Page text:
A series of natural and artificial caves found throughout the archaeological site of Qumran, the Qumran Caves are set in the Judaean Desert and were fortuitously revealed in 1947 by a local Bedouin boy while searching for a stray animal. Many archaeological digs have taken place since the discovery, with specialist Roland de Vaux conducting the principal excavations in the 1950s.
However, the real reason why the Qumran Caves are so famous is due to the fact that the oldest scriptures of the Hebrew Bible, the Dead Sea Scrolls, were discovered here in 1956. The caves, named after the Arabic word meaning 'crescent moon,' are located on a plateau about a mile from the northwestern shore of the Dead Sea, near the Israeli settlement of Kalya. Studies have shown that the first settlement in the area dates back the eighth century BCE and remained active until the destruction of the Temple in 586 BC.
An open-air synagogue where worshippers recite prayers, Israel’s historic Western Wall (Wailing Wall) is where travelers come to kiss pale gold stones the color of the Negev desert and to stuff paper prayers between the stones. The beating heart of the Old City of Jerusalem, this is a must-see sacred site in the Jewish Quarter.
The Dead Sea, home to the lowest point in the world at 1,269 feet (383 meters) below sea level, also ranks as one of the world’s saltiest bodies of water. This hyper-salinity that is so unique to the Dead Sea attracts visitors from all over the world who come to experience the unusual buoyancy, as well as access the nutrient-rich mud on its banks.
More Things to Do in Israel
The Kidron Valley is known for its stunning views, as well as its historic and religious significance. It’s a destination for travelers seeking a Biblical touchstone, thanks to its starring role in the story of David in the Books of Samuel, Kings and Chronicles, in Orthodox, Jewish, Protestant and Catholic traditions.
The valley is also home to hundreds of ancient tombs located near the village of Silwan. It is widely recognized as the main burial ground in the city during historic times. The most significant tombs in the Kidron Valley include the Pillar of Absalom, the Tomb of Benei Hezir and the Tomb of Zechariah. Travelers who explore these tombs on a visit to the valley will gain a deeper understanding of Jerusalem’s culture, history and religious traditions while taking in some truly incredible views.
The Way of the Cross (Via Dolorosa) is an ancient path in Jerusalem’s Old City, where it’s believed Jesus carried the cross to his crucifixion. Also known in Catholicism as the Stations of the Cross, it’s a pilgrimage that’s been followed going back to the fourth century. The route has changed over the years, and today there are 14 stations along the path, each marked with a plaque detailing what took place at that location.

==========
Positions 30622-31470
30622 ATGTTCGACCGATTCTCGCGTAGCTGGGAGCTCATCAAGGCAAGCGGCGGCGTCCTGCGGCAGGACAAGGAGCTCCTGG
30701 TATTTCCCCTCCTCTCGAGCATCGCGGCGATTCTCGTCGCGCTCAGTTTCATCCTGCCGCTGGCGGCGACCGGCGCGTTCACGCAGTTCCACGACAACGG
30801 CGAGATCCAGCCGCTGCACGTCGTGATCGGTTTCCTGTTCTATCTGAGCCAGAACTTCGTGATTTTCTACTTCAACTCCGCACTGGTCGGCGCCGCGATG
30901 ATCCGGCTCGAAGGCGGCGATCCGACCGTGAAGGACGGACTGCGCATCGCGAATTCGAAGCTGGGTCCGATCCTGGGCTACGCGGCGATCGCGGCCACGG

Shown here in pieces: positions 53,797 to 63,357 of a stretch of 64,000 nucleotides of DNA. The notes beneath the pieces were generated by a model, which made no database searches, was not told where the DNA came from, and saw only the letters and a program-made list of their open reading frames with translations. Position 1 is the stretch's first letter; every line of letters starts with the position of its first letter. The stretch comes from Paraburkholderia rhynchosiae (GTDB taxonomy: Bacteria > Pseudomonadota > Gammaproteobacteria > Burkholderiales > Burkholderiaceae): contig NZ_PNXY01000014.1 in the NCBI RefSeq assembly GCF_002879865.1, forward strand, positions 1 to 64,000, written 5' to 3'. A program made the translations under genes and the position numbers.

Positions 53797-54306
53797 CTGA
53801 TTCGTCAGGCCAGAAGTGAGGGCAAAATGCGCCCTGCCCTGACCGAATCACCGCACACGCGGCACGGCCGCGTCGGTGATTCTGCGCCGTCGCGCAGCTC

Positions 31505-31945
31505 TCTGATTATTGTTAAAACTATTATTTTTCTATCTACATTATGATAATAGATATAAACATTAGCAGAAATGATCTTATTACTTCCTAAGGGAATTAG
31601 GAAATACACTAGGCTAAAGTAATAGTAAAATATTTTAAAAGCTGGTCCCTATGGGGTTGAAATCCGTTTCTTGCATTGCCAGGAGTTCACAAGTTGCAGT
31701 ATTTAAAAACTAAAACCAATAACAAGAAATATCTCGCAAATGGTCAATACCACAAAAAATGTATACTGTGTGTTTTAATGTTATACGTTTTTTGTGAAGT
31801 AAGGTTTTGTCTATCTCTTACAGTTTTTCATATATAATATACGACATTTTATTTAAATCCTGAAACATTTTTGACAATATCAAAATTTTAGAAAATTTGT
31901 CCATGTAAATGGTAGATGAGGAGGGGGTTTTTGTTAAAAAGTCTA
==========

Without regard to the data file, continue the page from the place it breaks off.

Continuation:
The Church of the Holy Sepulchre in Jerusalem’s Old City sits on what is thought to be the site of Jesus’ crucifixion, burial, and resurrection. Christianity’s holiest site, the church stands at the end of the Via Dolorosa—the route Jesus is believed to have taken on the way to his crucifixion.
According to the Christian faith, Jesus prayed in the Garden of Gethsemane on the night before his arrest. Today, the Church of All Nations guards this sacred site at the foot of the Mount of Olives, where Franciscan friars stroll past gnarled olive trees alongside pilgrims from around the world.
Situated across a courtyard from the Basilica of the Annunciation in Nazareth is the small Church of St. Joseph. Built in 1914, the neo-Romanesque Franciscan church was constructed over the remains of an earlier church and above a series of stone chambers believed to be the workshops of Joseph the Carpenter. The entire church and the caves below are rather simple, particularly in comparison with the basilica next door, but well worth the detour.
This religious and spiritual destination is one of four historic quarters that make up the famed city of Jerusalem. Travelers seeking a touchstone to the past will find just what they’re after on a visit to this place that dates back to the Roman Empire.
Ancient ruins uncovered by archaeologists from Hebrew University are in a handful of museums and parks in the Jewish Quarter, including a 2,200-year-old image of a Temple menorah and portions of the Israelite Tower. A stunning pool built by the Romans was discovered in 2010. Travelers will find this homage to another lifetime filled with terracotta roof tiles, mosaic floors and regal steps.